The current timeframes for reopening Australia’s borders remain unknown, due to the need to reach specified COVID-19 vaccination levels. As a result, there is ongoing uncertainty about a return to ‘business as usual’ for many industries and the economy as a whole. Despite the brake on economic growth caused by a reduction in our immigration program, Australia has an opportunity to boost the supply of migrant workers in key areas of labour demand through providing residency pathways for temporary protection visa holders. Nearly 20,000 people currently living in the community on Temporary Protection visas (TPVs) and Safe Haven Enterprise visas (SHEVs) aspire to settle in Australia and make lifetime contributions to our society and economy.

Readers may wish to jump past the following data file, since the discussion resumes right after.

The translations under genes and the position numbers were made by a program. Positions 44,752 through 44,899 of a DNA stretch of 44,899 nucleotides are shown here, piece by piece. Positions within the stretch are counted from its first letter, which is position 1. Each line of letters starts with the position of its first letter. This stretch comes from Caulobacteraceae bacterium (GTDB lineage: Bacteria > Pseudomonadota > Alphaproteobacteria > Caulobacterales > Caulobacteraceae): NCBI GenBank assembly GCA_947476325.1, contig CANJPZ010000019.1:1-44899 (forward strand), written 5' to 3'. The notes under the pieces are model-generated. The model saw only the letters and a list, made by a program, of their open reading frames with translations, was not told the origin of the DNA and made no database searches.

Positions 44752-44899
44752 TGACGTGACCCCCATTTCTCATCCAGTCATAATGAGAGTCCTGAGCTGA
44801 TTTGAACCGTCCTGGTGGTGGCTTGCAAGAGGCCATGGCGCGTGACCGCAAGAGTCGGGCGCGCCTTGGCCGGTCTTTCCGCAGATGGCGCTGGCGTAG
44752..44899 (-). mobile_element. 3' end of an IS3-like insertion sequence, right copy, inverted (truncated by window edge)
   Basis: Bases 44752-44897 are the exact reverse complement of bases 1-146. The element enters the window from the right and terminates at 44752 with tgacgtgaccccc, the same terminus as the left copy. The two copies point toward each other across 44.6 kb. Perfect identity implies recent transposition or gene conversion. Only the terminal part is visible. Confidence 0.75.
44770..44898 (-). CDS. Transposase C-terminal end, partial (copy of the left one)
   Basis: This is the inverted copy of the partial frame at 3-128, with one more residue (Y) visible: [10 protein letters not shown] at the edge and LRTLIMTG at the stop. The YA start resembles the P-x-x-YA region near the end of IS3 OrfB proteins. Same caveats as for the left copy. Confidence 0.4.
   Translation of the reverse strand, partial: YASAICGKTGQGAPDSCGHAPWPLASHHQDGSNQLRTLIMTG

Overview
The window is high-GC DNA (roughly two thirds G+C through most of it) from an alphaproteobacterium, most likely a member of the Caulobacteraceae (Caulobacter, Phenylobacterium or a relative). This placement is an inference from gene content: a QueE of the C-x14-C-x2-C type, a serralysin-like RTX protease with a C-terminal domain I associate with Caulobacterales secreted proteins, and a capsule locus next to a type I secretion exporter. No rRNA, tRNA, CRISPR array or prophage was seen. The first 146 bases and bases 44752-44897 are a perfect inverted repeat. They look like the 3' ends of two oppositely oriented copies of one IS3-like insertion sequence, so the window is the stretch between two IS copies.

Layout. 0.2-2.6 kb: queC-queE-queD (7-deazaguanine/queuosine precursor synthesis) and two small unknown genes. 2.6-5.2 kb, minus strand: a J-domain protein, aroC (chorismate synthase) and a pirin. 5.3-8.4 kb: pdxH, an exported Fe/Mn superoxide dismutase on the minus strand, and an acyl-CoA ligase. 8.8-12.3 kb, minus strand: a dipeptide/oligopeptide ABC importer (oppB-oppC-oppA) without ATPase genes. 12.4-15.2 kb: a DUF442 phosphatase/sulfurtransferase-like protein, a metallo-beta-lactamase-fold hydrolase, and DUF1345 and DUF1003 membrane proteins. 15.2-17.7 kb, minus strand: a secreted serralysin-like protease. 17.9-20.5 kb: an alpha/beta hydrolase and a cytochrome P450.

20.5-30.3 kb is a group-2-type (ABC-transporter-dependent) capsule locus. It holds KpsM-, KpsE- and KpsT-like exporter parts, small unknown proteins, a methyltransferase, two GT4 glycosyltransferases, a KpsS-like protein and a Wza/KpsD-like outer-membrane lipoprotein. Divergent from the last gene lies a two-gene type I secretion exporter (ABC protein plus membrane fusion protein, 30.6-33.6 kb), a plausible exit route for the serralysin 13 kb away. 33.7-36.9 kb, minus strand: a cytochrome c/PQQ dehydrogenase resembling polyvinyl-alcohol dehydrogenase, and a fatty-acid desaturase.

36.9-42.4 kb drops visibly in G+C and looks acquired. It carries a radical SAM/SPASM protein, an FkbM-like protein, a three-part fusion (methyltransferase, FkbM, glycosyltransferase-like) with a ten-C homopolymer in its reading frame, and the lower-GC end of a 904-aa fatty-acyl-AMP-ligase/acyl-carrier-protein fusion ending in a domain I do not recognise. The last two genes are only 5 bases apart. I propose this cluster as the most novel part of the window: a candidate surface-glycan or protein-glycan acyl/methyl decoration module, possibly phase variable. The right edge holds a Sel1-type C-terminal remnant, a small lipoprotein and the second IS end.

Around 90% of TPV and SHEV holders are at peak earning ages (under 45), have functional English skills, and many have years of sought-after work experience as chefs, personal carers, construction workers, carpenters, builders and plumbers. However, temporary visa status prevents TPV and SHEV holders from buying their own homes, investing in their businesses and settling in Australian communities. Temporary visa holders are also ineligible to reunite with their families by bringing them to Australia so they need to send significant remittances to their families living overseas, which constitutes a financial loss to the Australian economy.
Permanency would lead to better labour market outcomes for TPV and SHEV holders and incentivise domestic consumption and investment. Transitioning to permanent residency will deliver long-term economic returns on investment by enabling migrants to upgrade their skills, sustain and grow their own businesses, employ other workers, and integrate into their local communities.
The Australian Government can achieve this through allowing TPV and SHEV holders to access a simplified residency pathway through amending the existing Skilled Independent (Subclass 189) visa to create a stream for TPV and SHEV holders.